NAFIs are . . . special in that they are revenue-producing entities that take in and disburse funds generated by their own activities (here, we are told, primarily through the sale of food and beverages). Congress, in fact, has clearly expressed its intention that no appropriated funds be used to support NAFI activities, and thus that their "nonappropriated" funds be severed from general federal revenues. See [United States v.] Hopkins, 427 U.S. [123, 125 (1976)]; Swiff-Train Co. v. United States, 443 F.2d 1140, 1141 ([5th Cir.] 1971). Because NAFI funds, therefore, have an identity apart from that of treasury funds, NAFIs may be subject to claims directly against them and their nonappropriated assets, as distinct from claims against the United States and the public fisc. See Rivera v. Installation Club System, 623 F. Supp. 269 (D.P.R. 1985) (permitting suit against NAFI itself).
* Daniel M. Friedman, United States Circuit judge for the Federal Circuit, sitting by designation.
1. Section 2675(a) (1988) provides: An action shall not be instituted upon a claim against the United States for money damages for injury or loss of property or personal injury or death caused by the negligent or wrongful act or omission of any employee of the Government while acting within the scope of his office or employment, unless the claimant shall have first presented the claim to the appropriate Federal agency and his claim shall have been finally denied by the agency in writing and sent by certified or registered mail. The failure of an agency to make final disposition of a claim within six months after it is filed shall, at the option of the claimant any time thereafter, be deemed a final denial of the claim for purposes of this section. The provisions of this subsection shall not apply to such claims as may be asserted under the Federal Rules of Civil Procedure by third party complaint, cross-claim, or counterclaim.
2. This provision is subsection (b) of section 9779 of the current United States Code. See 10 U.S.C. § 9779(b) (1988).
3. Section 2401(b) provides: A tort claim against the United States shall be forever barred unless it is presented in writing to the appropriate Federal agency within two years after such claim accrues or unless action is begun within six months after the date of mailing, by certified or registered mail, of notice of final denial of the claim by the agency to which it was presented.
4. The Ninth Circuit has recently invoked the futility exception to affirm a district court decision to dismiss, rather than remand, a removed case. See Bell v. City of Kellogg, 922 F.2d 1418, 1424-25 (9th Cir. 1991).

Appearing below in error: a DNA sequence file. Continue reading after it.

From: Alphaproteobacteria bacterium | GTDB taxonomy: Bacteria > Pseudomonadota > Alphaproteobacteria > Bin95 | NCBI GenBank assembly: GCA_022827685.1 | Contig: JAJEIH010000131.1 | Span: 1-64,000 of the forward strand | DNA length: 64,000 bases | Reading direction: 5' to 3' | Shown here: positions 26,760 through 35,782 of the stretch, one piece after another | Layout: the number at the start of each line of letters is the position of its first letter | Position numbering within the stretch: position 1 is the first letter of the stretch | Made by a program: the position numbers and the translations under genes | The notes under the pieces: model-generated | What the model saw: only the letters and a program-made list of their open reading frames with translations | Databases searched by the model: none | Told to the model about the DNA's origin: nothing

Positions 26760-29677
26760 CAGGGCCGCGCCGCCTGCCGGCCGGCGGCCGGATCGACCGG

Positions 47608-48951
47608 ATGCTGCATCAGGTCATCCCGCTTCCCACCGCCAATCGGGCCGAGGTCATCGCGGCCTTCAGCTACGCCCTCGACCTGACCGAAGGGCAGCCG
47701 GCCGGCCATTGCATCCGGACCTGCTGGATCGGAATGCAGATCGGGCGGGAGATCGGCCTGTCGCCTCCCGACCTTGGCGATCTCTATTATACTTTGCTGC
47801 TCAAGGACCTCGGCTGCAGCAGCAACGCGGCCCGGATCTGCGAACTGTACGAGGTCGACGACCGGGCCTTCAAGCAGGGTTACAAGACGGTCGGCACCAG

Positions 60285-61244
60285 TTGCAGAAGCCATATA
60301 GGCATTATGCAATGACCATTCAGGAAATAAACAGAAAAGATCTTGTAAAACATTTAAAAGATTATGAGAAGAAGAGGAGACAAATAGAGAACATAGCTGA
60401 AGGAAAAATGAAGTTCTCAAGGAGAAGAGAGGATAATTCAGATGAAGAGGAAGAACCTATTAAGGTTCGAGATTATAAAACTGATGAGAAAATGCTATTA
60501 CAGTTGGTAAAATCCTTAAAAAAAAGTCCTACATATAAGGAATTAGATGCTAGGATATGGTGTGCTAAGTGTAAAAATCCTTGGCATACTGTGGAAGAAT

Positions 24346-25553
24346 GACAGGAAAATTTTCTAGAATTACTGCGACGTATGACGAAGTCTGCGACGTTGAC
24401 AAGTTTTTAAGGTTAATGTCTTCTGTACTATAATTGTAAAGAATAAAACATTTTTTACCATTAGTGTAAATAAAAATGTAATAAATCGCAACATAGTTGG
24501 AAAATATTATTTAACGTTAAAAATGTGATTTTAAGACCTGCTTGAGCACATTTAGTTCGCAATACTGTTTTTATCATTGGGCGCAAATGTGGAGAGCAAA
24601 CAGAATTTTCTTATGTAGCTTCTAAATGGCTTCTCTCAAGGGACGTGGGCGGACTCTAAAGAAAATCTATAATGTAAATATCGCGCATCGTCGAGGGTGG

5. Section 1346(a)(2) provides in pertinent part: The district courts shall have original jurisdiction, concurrent with the United States Claims Court, of: (2) Any [nontax] civil action or claim against the United States, not exceeding $10,000 in amount, founded either upon the Constitution, or any Act of Congress, or any regulation of an executive department, or upon any express or implied contract with the United States, or for liquidated or unliquidated damages in cases not sounding in tort. . . . For the purpose of this paragraph, an express or implied contract with the Army and Air Force Exchange Service, Navy Exchanges, Marine Corps Exchanges, Coast Guard Exchanges, or Exchange Councils of the National Aeronautics and Space Administration shall be considered an express or implied contract with the United States. Emphasis added.
6. The "claim against the United States" language of section 1346(b) is substantially identical to the language of section 1346(a)(2) construed in Cosme Nieves. Section 1346(b) provides: Subject to the provisions of chapter 171 of this title, the district courts, together with the United States District Court for the District of the Canal Zone and the District Court of the Virgin Islands, shall have exclusive jurisdiction of civil actions on claims against the United States, for money damages, accruing on and after January 1, 1945, for injury or loss of property, or personal injury or death caused by the negligent or wrongful act or omission of any employee of the Government while acting within the scope of his office or employment, under circumstances where the United States, if a private person, would be liable to the claimant in accordance with the law of the place where the act or omission occurred. Emphasis added.